A lunar aversion module

There’s more to the Moon than meets the eye, according to Tom Patrick, of Mullard Space Sciences Laboratory.

If your life lacks excitement on Earth
And you’re wondering what it’s all worth,
Take a trip to the Moon. You’ll be flying back soon,
For you’re sure to have found there’s a dearth

Of the things you’ve got used to down here,
So many of which don’t appear
When you’re stuck in a mare. The sky is still starry,
But it’s black, for there’s no atmosphere.

There’s no thunder, no lightning, no rain,
And no water eroding the plain.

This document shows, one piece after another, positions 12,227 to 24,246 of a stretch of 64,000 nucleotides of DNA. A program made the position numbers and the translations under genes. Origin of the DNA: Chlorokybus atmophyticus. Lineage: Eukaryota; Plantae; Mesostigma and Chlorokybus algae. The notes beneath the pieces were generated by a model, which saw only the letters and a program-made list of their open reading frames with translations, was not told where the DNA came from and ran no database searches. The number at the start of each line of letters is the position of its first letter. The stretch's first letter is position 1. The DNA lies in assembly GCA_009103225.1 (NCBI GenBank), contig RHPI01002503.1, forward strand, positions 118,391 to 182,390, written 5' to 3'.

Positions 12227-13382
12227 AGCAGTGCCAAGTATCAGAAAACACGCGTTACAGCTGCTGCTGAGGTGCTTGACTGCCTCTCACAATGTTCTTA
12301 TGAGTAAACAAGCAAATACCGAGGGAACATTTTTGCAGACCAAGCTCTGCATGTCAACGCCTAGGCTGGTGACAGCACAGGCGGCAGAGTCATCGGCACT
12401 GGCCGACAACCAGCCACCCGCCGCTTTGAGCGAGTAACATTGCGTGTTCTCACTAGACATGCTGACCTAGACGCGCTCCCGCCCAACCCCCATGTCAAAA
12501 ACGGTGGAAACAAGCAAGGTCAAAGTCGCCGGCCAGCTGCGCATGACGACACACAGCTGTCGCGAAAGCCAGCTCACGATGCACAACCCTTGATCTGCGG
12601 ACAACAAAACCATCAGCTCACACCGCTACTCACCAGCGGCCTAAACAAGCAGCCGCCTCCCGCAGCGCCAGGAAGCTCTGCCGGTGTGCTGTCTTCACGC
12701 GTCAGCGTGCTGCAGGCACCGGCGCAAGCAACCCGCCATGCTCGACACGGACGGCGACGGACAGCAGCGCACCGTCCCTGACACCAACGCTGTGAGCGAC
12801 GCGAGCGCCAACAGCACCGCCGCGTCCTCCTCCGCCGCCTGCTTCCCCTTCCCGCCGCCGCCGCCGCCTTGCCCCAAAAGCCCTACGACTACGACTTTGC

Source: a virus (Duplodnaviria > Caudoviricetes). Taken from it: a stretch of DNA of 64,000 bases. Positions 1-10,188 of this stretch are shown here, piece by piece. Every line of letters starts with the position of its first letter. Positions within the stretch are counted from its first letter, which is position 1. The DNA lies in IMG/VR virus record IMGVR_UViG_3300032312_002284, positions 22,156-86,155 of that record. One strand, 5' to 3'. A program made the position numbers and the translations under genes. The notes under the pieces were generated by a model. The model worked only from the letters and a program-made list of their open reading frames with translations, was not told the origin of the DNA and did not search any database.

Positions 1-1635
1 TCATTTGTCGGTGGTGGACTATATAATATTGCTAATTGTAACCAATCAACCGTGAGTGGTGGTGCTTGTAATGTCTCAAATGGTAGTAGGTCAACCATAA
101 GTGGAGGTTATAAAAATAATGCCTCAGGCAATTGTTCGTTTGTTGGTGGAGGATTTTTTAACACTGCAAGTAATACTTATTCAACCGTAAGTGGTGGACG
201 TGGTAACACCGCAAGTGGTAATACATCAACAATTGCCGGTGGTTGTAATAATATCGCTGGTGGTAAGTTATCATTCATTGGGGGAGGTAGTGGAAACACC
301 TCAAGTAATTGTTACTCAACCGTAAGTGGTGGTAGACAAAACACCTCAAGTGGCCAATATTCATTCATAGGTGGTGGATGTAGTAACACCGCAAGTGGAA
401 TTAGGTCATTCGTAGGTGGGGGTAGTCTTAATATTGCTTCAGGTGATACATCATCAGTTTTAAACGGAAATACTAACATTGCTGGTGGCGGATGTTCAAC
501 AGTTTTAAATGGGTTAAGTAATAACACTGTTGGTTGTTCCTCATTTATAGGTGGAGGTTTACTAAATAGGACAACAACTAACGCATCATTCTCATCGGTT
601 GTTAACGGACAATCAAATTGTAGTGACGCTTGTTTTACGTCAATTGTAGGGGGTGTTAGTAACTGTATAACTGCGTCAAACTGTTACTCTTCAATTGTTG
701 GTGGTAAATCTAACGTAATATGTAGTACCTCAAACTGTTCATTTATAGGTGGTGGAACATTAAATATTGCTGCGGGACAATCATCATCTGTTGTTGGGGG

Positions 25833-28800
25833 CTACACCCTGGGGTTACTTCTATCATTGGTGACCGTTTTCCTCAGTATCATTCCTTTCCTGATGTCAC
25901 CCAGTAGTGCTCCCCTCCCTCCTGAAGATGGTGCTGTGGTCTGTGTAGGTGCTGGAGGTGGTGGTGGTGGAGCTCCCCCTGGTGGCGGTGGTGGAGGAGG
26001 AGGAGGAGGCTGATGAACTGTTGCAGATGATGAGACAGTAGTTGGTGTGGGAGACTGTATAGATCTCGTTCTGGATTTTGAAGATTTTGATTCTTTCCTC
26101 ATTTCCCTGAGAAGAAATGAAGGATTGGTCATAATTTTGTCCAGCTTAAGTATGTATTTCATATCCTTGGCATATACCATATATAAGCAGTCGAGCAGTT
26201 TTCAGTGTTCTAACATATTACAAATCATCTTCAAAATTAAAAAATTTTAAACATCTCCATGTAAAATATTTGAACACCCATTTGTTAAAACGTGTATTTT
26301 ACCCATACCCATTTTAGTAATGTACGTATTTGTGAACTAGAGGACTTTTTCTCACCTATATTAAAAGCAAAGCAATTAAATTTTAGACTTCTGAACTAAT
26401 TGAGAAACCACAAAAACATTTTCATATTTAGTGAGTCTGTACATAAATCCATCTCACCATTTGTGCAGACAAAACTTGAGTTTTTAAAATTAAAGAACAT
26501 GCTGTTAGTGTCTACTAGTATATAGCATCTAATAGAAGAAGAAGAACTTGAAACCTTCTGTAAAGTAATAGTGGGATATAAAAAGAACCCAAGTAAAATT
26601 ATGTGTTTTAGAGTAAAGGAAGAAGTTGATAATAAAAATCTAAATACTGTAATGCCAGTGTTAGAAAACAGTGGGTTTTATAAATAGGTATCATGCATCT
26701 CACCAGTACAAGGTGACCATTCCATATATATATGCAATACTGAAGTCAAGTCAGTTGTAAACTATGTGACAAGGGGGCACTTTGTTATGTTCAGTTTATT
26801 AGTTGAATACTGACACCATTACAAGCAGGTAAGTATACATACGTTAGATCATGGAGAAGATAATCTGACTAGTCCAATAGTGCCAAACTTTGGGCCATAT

But do not despair, there are rocks everywhere
For geological folk to explain.

On the Moon, there’s no O2 or C,
Though there’s Al and K, and some P
In the basalt and KREEP, without digging deep.
(What you won’t find is rusting Fe!)

What you will find is armalcolite,
Acronymically named for the flight
Of Neil Armstrong and crew. It’s got iron, Mg too,
Ti4 and O10, bonded tight.

There’s anorthosite (Earth has this rock);
And there’s breccia, welded by shock
From huge impacts that smash up the ground in a flash;
And much else. But now let us take stock:

Who could live without clouds and blue sky,
Without rainbows and seagulls that cry,
Without flowers and bees, or shade-giving trees?
Would you live on the Moon? Nor would I.

[Photo of Edwin ‘Buzz’ Aldrin, Jr: NASA]
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